Fr Aurélio Gazzera is the local diocesan Caritas director in Bouar in Northern Central African Republic. Rebel Seleka forces seized power in CAR in March, plunging the country into anarchy. The United Nations said last week the country was on the brink of collapse and the crisis was threatening to spread beyond its borders. Caritas Internationalis has launched an international appeal for over €700,000 to support its work for peace and reconciliation, help people meet their immediate needs and re-establish their livelihoods as well as offer basic health services in nine dioceses.Fr Gazzera’s eye-witness accounts have spoken of villages being abandoned as people flee the violence. By Fr Aurélio Gazzera There are makeshift road blocks around Bohong, manned by Seleka fighters. The armed men charge you 1000 CAR francs to enter or leave the town if you’re on a bike, while its 200 CAR francs if you’re on foot. If […]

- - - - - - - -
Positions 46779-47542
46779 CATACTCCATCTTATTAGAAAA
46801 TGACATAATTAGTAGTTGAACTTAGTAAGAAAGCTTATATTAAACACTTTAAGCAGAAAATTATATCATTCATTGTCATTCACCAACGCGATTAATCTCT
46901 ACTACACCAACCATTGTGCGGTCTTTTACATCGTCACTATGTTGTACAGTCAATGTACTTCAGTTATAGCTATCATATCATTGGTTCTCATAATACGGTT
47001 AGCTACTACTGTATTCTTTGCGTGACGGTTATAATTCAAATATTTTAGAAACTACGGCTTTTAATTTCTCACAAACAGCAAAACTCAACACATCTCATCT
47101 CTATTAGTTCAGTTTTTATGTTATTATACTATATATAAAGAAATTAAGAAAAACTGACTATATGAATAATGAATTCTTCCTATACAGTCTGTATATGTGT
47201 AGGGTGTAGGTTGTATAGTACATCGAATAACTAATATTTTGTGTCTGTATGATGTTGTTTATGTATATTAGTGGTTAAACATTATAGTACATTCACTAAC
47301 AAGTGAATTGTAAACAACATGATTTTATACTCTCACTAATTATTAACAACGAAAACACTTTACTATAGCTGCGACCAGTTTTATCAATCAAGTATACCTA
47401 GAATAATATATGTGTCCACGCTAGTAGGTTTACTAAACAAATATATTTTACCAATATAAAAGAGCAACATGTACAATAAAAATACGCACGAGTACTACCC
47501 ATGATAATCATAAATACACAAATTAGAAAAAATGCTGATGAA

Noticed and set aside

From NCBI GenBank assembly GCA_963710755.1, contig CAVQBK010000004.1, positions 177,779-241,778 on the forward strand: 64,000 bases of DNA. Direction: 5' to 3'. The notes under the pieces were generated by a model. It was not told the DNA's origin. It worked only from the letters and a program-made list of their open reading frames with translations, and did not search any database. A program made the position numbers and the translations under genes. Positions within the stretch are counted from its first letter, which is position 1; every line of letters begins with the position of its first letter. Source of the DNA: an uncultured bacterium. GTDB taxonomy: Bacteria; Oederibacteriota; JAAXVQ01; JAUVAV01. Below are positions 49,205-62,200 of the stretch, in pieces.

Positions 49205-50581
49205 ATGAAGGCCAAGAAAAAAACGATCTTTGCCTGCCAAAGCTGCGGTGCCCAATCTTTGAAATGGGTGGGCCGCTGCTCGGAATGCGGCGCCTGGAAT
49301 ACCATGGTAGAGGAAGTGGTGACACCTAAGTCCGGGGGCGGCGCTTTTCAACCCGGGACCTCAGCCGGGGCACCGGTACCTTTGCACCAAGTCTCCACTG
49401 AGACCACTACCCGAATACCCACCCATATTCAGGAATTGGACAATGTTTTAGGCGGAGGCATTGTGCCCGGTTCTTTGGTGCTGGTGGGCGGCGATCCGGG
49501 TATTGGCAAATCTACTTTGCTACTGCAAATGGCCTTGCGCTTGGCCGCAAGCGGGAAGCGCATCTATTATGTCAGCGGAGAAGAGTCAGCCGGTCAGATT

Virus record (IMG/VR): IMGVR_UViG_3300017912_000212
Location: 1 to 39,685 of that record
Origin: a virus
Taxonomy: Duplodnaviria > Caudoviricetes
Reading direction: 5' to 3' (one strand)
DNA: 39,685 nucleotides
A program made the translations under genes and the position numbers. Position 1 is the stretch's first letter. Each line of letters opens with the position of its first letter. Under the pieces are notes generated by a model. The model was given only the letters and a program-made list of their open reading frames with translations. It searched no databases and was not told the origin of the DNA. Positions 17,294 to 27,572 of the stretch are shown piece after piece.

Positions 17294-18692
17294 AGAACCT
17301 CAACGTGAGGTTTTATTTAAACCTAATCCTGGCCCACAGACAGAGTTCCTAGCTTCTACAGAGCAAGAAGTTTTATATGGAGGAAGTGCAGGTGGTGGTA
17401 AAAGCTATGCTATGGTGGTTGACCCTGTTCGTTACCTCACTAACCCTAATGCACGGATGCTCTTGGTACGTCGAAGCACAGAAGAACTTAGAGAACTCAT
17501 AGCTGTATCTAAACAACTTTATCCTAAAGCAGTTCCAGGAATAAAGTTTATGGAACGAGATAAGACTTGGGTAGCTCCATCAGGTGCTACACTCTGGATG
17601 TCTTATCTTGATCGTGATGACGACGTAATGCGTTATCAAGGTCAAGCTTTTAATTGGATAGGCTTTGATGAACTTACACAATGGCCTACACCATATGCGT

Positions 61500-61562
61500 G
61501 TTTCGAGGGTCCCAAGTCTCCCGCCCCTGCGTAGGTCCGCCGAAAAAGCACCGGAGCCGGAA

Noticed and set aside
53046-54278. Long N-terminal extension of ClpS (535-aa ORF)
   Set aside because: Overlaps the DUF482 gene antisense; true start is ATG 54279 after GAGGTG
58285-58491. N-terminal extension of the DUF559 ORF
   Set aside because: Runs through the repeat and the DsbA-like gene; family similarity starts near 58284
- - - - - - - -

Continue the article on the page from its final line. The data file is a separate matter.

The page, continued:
By Fr.Aurelio Gazzera in Bozoum, Central African Republic
Francais and Espanol
These days we received a great gift: The visit of the Archbishop of Bangui, Dieudonné Nzapalainga. He is one of the few people in the country who raise their voices against injustice and violence. He is the president of the Episcopal Conference and of Caritas. He brought us the solidarity of the Church and gave us great encouragement. He came here to examine the situation of the 2,400 displaced people who abandoned their villages along the Bozoum-Bossangoa road to get to Bouzom.
On Saturday we started with a meeting with the delegates of the eight villages, who presented their situation and their needs. Their most urgent need is peace and security. But then also healthcare, food, shelter… At 10 AM we met with one of the few officials who remained in the city. However, he does not have any power, as everything […]